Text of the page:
What she was welcoming us to was a musical evening of the most gratifying kind. It was inspired by Louis Armstrong, for one, always a good start. Most of the songs she and the band offered were connected to Louis, but she remained herself: no growl, no handkerchief, no mugging. Rather she understood and demonstrated what Louis was all about — deep romance, great fun, rocking rhythm, daring improvisations. Love, whether eager celebration or brokenhearted lament — was her theme. And there was another man inspiring her performance: Louis’ friend, pianist, and musical director for many years: Luis Russell, who (by the way) happened to be Catherine’s father. Pops and Daddy, if you will.
She drew most of her material from the great period of the Louis / Luis collaboration — 1935-42, the songs now collected on the great Louis Mosaic box set, so we got to exult with her for I’M SHOOTING HIGH (“Got my eye / On a star / In the sky”), dream along with I’M IN THE MOOD FOR LOVE, swing out on I CAN’T GIVE YOU ANYTHING BUT LOVE, mourn to I COVER THE WATERFRONT, laugh out loud to PUBLIC MELODY NUMBER ONE. Catherine’s vision of Louis reached back to the Twenties for STRUTTIN’ WITH SOME BARBECUE, SUGAR FOOT STRUT (now, finally, I know what the lyrics are talking about!), and a romping EVERYBODY LOVES MY BABY.
And it expanded to include BACK O’TOWN BLUES and LUCILLE, songs with which she had a very personal connection. The first of those two — written by Louis and Luis — was the flip side of Louis’ 1956 hit, MACK THE KNIFE. For some, that fact would be only a jazz-fiend’s winning Trivial Pursuit answer. But for Catherine it was so much more. The royalties from BACK O’TOWN BLUES enabled her parents, Luis and Carline Ray (Catherine’s mother had been in the audience for the first show) to purchase their first new car — a two-tone blue 1956 Mercury. Even from row N, the Beloved and I could see how much that car had meant to the Russells from Catherine’s very warm retelling of the story. And the very touching LUCILLE had been written by Luis in 1961 for Louis to try — a loving tribute to Lucille Wilson Armstrong . . . and, not incidentally, a beautiful song, now fully realized by Catherine.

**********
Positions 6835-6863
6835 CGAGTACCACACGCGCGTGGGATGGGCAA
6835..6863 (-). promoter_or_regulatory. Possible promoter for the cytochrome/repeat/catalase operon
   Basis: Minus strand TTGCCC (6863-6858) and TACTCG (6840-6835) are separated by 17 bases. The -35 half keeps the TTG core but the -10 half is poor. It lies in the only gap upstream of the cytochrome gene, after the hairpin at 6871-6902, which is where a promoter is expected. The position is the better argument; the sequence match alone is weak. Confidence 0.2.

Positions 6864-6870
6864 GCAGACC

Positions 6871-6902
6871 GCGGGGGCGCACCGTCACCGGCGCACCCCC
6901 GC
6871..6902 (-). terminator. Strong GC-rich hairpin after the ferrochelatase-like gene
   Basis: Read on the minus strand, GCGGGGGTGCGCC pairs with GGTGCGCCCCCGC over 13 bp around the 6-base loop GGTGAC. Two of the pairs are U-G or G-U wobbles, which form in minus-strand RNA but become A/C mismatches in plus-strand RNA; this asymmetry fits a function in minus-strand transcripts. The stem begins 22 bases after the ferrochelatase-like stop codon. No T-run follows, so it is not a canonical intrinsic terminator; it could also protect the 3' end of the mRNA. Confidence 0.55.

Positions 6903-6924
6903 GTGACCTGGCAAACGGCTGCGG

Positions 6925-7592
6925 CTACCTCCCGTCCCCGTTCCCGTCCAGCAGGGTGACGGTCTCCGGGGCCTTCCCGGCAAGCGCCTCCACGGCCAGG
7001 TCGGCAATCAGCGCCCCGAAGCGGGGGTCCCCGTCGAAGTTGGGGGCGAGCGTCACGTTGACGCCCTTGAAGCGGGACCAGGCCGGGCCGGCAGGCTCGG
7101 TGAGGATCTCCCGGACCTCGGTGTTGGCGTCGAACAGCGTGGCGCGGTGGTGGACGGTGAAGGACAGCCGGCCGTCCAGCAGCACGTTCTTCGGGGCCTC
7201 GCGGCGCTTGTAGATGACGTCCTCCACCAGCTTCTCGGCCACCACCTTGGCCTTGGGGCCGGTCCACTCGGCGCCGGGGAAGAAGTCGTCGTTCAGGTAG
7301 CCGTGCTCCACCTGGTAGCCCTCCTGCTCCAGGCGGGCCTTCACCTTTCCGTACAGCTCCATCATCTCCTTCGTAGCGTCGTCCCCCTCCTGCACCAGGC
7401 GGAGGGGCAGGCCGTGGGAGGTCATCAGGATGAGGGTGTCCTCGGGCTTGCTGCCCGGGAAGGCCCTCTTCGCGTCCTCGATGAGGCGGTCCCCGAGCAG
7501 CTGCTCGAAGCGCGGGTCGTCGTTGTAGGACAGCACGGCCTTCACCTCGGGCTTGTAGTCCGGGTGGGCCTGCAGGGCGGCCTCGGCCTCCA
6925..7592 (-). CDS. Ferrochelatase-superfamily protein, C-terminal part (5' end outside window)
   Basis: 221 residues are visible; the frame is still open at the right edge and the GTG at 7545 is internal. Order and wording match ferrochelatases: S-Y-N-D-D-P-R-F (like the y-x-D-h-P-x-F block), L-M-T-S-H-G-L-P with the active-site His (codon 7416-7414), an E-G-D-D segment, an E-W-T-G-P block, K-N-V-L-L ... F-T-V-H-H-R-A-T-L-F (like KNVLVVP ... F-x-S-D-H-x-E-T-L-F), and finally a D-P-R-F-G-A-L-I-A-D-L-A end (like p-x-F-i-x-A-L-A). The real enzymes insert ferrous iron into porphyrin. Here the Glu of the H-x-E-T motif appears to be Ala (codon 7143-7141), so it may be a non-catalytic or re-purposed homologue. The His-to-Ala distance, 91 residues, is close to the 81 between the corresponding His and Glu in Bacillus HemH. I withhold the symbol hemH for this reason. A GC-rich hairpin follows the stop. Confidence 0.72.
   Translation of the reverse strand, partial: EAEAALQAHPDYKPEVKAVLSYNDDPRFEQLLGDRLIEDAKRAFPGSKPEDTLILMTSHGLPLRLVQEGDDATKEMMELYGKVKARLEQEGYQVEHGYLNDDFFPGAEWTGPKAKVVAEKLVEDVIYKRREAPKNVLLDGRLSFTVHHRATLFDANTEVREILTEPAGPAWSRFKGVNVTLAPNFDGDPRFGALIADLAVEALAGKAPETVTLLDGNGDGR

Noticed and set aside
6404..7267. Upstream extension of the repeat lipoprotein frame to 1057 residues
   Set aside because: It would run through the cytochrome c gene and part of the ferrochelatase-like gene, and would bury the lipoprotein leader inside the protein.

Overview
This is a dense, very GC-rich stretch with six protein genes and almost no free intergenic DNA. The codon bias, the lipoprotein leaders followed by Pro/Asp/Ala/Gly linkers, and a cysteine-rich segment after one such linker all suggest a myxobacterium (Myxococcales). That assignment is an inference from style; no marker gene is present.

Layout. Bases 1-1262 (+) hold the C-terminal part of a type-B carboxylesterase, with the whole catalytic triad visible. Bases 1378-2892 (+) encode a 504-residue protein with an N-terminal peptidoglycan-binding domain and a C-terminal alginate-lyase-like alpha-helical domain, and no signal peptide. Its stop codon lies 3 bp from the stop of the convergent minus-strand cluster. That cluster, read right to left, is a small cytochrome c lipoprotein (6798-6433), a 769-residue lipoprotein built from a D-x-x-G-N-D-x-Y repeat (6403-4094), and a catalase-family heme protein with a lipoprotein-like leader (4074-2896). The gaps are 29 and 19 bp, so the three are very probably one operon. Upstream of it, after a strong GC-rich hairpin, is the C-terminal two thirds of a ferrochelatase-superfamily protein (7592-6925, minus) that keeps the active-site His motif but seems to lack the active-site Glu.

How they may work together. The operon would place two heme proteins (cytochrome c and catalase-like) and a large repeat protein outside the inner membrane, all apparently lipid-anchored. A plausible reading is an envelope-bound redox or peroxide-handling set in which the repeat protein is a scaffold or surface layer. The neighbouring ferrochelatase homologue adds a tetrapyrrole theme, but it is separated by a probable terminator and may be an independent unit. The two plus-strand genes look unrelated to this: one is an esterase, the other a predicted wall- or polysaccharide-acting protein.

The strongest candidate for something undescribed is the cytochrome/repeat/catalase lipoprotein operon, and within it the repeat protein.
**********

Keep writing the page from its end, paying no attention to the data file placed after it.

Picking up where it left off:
She also showed her great emotional range in a dark reading of NO MORE, a sultry evocation of ROMANCE IN THE DARK, a hilarious I’M CHECKIN’ OUT, GOOM-BYE (evoking Abbey Lincoln, Lil Green, and Ivie Anderson, respectively).
Catherine is also an astonishing singer, if you haven’t guessed by now. She has a perfectly placed voice, with power and depth but a kind of reedy intensity (she can sound like an alto saxophone but more often she reminded me of a whole reed section coming out of her long lithe frame). Her sound is sweet yet pungent. She has great dramatic intensity but she never seems as if she’s “acting.” From somewhere inside the song, she lights the way, matching her readings of lyrics and melody exactly to the emotions . . . making familiar songs feel roomy and new. And rhythm bubbles up through her — she was always in motion, rollicking around the stage, expertly dancing, embodying joy in person.
And the band was just as delightful: let me write their names here again to celebrate them: Matt Munisteri, Mark Shane, Lee Hudson, Mark McLean, Jon-Erik Kellso, Dave Brown, John Allred, Scott Robinson, Andy Farber, Dan Block. New York’s finest! Each one of them had something deliciously incisive to bring, from McLean’s saucepan-percussion reminding us of Zutty Singleton on SUGAR FOOT STRUT, Allred’s plunger-dialogue on GOOM-BYE, Scott Robinson’s soprano taragota on NEW CALL OF THE FREAKS (a whole surrealistic play in itself, with the horn section picking up their paper parts to read the unforgettable Dada poetry: “Stick out your can / here comes the garbage man. . . . “). Kellso, once again, became the Upper West Side Louis, and Matt swung us into bliss — to say nothing of the eloquent gents of the sax section, Mister Brown to You, the reliable Hudson keeping it all together, Mark Shane pointing the way — Jess Stacy to Catherine’s Helen Ward. The brilliant arrangements by Matt, Jon-Erik, and Andy gave us a rocking big band distilled to its essence.
The Beloved and I enjoyed every note. We would be there tonight if we could. If you can, stop reading this post right now and get a pair (or more) of tickets for the Saturday night shows — 7:30 or 9:30. Or if that’s not possible, do what I did and buy Catherine’s latest CD, STRICTLY ROMANCIN’ — it has some of the same songs and almost the same band.
I would have been eager to visit clarinetist Ron Odrich’s monthly session at San Martin on East 49th Street, New York City (it happens the first Tuesday of each month) for his swooping playing — and the lovely work of his colleagues James Chirillo (guitar); Gary Mazzaroppi (string bass); “Cenz” (drums). But last Tuesday’s session was even more special because it allowed me to hear one of the quiet masters of jazz in person.